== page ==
For some considerable time, the Guardian has been publishing the ongoing developments in a story about the journalistic practises at the News of the World. The News of the World was, until quite recently, a member of that uniquely British institution, the Red Top Tabloid Newspaper. Central to the Guardian‘s stories was the ongoing accusation that the newspaper had been persistently and systematically intercepting phone calls on mobile (cell) phones and, in particular, illegally hacking into the voicemail of a number of politicians, celebrities, and members of the Royal Family.
It’s fair to say that outside of those with an interest in privacy issues and data protection, the story struggled to gain a high level of media attention. Politicians and celebrities (of whatever grade) were, for different reasons, not overly blessed with a surfeit of sympathy from the Great British Public. As a result, the very serious allegations being made by the Guardian were systematically downplayed and dismissed by, well, just about anybody in a position of power in the UK. The position taken was more or less “a couple of dodgy journalists have gone to jail for this, rogue reporters, nothing to see here, aren’t there more important things to be worrying about?”
And then everything changed.
At 16:29 BST on Monday July 4th, the Guardian published (online first) a further article with the following headline: “Missing Milly Dowler’s voicemail was hacked by News of the World”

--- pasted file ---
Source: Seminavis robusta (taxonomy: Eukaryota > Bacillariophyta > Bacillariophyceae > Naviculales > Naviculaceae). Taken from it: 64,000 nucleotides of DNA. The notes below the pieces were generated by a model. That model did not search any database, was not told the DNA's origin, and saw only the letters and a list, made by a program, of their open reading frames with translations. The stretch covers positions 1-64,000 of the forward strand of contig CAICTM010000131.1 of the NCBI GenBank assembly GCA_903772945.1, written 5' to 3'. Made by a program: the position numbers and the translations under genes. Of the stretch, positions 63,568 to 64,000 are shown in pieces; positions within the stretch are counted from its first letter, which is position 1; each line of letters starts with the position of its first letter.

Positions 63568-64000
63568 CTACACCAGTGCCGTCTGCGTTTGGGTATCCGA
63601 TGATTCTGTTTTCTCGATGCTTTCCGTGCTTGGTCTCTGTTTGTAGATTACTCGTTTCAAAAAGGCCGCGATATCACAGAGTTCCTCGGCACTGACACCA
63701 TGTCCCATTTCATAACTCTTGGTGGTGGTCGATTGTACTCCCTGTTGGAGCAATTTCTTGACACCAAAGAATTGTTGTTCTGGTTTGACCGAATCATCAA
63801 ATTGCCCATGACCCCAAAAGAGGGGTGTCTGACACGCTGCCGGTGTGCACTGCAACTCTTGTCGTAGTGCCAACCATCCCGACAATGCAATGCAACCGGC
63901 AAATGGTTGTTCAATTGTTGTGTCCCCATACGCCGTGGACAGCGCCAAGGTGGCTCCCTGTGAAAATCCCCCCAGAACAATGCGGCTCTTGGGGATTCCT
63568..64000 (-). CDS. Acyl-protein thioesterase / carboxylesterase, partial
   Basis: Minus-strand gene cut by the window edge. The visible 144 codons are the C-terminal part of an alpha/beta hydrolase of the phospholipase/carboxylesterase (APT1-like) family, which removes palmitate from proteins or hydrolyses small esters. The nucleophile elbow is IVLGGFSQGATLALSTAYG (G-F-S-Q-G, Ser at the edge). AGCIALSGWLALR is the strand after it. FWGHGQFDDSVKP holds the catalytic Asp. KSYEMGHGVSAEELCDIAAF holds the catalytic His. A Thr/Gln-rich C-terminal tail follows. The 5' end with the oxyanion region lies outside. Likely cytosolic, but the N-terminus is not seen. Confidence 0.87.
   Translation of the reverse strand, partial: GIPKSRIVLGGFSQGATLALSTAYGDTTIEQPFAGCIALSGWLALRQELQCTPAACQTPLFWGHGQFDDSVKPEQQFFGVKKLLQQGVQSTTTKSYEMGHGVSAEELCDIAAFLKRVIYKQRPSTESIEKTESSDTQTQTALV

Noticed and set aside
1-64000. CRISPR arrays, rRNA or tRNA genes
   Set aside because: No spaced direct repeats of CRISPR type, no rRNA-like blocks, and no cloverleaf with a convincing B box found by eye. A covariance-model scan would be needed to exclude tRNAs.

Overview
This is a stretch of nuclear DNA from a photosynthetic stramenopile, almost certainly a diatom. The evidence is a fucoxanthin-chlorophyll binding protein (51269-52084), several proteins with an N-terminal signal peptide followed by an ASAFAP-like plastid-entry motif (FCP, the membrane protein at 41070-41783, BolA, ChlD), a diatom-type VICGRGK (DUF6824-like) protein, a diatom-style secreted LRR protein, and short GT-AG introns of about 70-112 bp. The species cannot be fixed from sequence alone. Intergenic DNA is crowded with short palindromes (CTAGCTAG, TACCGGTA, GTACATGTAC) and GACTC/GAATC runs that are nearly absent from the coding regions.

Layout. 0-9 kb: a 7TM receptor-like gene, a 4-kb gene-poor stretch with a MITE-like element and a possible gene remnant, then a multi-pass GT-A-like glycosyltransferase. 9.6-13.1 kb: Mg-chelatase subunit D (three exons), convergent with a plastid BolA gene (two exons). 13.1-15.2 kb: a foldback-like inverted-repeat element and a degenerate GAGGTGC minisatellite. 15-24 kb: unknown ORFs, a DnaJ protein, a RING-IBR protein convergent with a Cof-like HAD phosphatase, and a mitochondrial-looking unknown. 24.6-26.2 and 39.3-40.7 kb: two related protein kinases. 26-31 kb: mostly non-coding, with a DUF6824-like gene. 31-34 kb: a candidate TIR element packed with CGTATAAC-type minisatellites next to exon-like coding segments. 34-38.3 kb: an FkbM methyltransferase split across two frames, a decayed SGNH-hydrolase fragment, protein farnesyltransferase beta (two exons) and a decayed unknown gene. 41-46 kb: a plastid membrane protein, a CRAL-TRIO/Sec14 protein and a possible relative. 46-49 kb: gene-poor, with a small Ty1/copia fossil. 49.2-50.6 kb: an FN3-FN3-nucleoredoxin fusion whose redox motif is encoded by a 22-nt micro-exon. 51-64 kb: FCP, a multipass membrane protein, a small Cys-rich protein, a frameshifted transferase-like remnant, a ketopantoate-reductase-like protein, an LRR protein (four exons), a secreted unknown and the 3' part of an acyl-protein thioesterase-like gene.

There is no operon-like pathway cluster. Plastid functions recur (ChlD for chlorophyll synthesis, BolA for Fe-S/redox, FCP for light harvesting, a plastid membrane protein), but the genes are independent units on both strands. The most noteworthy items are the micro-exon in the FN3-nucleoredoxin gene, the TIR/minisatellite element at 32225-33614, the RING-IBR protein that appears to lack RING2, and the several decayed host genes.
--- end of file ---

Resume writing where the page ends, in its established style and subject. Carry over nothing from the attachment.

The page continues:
The story linked above speaks for itself. Milly Dowler was just 13 years old when she was abducted and killed in 2002. Suddenly, and with furious clarity, the illegal interception of private phone messages in order to generate salacious stories could be seen for what it was — a gross and heinous invasion of privacy, a violation of a persons basic rights, and an act of depravity.
I read the story minutes after it first appeared, the link popping into my Twitter feed with an accompanying comment of shock and disbelief. My sense of anger and fury was rapidly mirrored by the circle of people I follow and who follow me. And of course their circles. And so on.
Now, a while back, I’d signed up to some online petition destined to be printed out and delivered to number 10 Downing St (never to be acted upon, of course). Based on this, I receive regular exhortations to lend my name to various protests. I ignore them, but some vestige of social engagement stops me from actively removing my name from the mailing list. Early Monday evening found me once again putting my name to a petition (aimed at stopping the takeover of the UK satellite TV company BSkyB by Newscorp, the owners of the News of the World) via a Twitter request from the former Deputy Prime Minister, John Prescott (an alleged victim of the phone hacking). It didn’t feel like much.
Whilst I was muttering impotently into a glass of wine on that evening, three participants on Twitter (@eroticpuffin, @profanityswan, and @the_z_factor) were discussing what they could do meaningfully to protest the actions of the newspaper. They hit on the idea of collating and sharing a list of Twitter accounts associated with companies that advertised with the News of the World. Early on July 5th, a Google doc and a Web page that would allow Twitter users to easily tweet a standard message to the social networking accounts of advertisers started to be shared. Towards the end of the day, Ford announced that they were pulling their advertising from the News of the World. Early on the evening of the 5th, one of those messages reached me, and, suddenly able to do something a little more direct, I started to contact the companies who have received money from me, using a (by now) standard form of words inviting them to reconsider advertising with the paper. (If you want to see an example, here’s one.)